Autumn hit to get better ryegrass control
Growers tackling difficult ryegrass weed issues could make a real inroad into managing populations with an integrated approach this autumn.
Trials at the Syngenta Doncaster Ryegrass Innovation Centre have shown repeated years of good success using a combination of autumn cultivations, increased crop competition and herbicide programme timings, reported Syngenta grass weed specialist, Andy Cunningham.
Ryegrass seed dormancy tends to play less of a role in dictating germination timing, compared to black-grass, he pointed out, but growers should still take note and potentially adjust cultivation options and herbicide programmes if required.
Just like the black-grass scenario this season, where ryegrass seed heads matured early, during the high temperatures of early June, autumn dormancy is likely to be low. However, later maturing spikelets, when conditions had turned cool and wet, would be more likely to produce seed with a relatively higher dormancy.
“It will be more of a challenge this season, where there is a mixture of high and low dormancy seed in the same field or across the farm,” he warned.
“But in general ryegrass dormancy is short-lived, so there is still good opportunity to take action in the autumn.”
Andy’s trials at Doncaster over recent seasons revealed 80 - 99% of the site’s ryegrass weed seed germinated by the end of November - highlighting the crucial importance of autumn control strategies. “We have also seen that autumn germinating Italian ryegrass - the more problematic weed than perennial ryegrass - can produce 23x more seed return, compared to spring germinating plants.”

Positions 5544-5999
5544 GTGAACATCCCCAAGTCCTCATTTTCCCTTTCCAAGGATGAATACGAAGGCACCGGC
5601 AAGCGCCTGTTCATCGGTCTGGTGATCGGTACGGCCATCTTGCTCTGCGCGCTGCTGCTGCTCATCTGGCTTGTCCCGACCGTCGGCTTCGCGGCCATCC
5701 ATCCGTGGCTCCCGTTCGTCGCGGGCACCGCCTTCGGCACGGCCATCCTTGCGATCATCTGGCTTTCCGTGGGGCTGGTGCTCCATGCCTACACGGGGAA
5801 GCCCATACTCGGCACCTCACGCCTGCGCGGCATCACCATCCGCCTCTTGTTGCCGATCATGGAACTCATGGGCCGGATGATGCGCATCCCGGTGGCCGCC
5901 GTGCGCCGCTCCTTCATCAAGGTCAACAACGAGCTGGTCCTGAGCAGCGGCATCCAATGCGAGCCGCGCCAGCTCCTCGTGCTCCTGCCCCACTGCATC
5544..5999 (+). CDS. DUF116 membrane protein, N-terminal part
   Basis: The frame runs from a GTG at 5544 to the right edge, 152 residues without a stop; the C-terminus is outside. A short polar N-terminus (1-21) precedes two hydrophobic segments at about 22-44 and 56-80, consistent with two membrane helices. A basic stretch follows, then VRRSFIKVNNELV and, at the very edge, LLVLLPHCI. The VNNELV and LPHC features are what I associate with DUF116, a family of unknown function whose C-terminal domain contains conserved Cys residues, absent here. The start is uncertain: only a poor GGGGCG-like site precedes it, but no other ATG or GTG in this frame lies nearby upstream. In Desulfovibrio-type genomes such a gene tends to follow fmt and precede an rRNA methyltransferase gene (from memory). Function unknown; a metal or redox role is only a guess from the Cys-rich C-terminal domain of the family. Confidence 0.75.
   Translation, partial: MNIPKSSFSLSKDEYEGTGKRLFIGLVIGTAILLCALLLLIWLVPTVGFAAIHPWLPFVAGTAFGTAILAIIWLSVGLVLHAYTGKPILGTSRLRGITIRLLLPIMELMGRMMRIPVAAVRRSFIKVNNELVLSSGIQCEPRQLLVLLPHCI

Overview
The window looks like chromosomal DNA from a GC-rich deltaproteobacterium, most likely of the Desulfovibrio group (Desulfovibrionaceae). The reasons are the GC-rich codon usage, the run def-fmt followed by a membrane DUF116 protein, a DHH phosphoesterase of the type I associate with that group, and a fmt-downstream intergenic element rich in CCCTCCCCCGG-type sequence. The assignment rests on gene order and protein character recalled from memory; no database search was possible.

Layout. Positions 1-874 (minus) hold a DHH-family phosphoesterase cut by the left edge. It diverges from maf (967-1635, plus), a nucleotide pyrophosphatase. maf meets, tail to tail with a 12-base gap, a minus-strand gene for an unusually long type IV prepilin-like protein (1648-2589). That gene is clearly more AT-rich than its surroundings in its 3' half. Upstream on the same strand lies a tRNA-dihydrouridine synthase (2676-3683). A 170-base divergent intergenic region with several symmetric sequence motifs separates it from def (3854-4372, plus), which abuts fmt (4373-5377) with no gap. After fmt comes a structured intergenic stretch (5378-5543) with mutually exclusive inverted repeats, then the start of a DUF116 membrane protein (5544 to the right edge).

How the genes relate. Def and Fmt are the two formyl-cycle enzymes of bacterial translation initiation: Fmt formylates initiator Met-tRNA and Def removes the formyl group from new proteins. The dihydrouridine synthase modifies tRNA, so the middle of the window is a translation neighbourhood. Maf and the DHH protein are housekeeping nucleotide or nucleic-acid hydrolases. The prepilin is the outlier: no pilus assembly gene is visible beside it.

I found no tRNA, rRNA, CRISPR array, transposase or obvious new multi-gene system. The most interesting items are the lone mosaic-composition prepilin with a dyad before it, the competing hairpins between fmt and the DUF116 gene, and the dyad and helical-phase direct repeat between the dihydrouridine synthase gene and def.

Ryegrass can have a greater yield effect and higher rates of multiplication, compared to black-grass. However, trials at Doncaster have shown it can itself be effectively out-competed by vigorous autumn crop growth. Successive seasons’ work has shown hybrid barley can reduce the number of ryegrass tillers per plant by 25%, compared to a wheat crop or conventional barley at the same seed rate.
Furthermore, the number of ryegrass seed heads could be as much as halved in hybrid barley, with a higher proportion of seed heads remaining below the crop canopy – thus producing fewer viable seeds. Andy’s monitoring of light levels in the crop have shown over 40% more light can be intercepted by hyvido barley, compared to a wheat crop.
Syngenta research has shown that growing hybrid barley in conjunction with any of the pre and post emergence combinations trialled could eliminate ryegrass growing in the crop.
Results with hybrid and conventional barley, in conjunction with pre-em Defy + flufenacet/pendimethalin, took out all ryegrass. In autumn-sown wheat, a follow-up with a post-em application of Axial Pro also delivered complete ryegrass control to eliminate seed return.
With the typically rapid and even emergence of ryegrass seedlings, the most consistent results have been achieved with pre-em applications as soon as possible after drilling, advocated Andy.
“We know that rainfall and soil moisture do have an impact. But the best efficacy has consistently been achieved with pre-em application immediate after drilling,” he advised. “With the increasing trend to extreme weather events that could compromise later application, trials show it’s better to get a pre-em on early, than risk waiting for better weather that never arrives!”
Syngenta’s Ryegrass Innovation Centre in Yorkshire is situated in an epicentre of problematic ryegrass issues. The site was specifically created to generate insights into the short- and long-term impact on grass weed control and yield from cultural and chemical controls and application methods.
Now going into its third year of trials on the same site, it offers a vast matrix of results and combinations to tease out grass weed solutions that work in practice.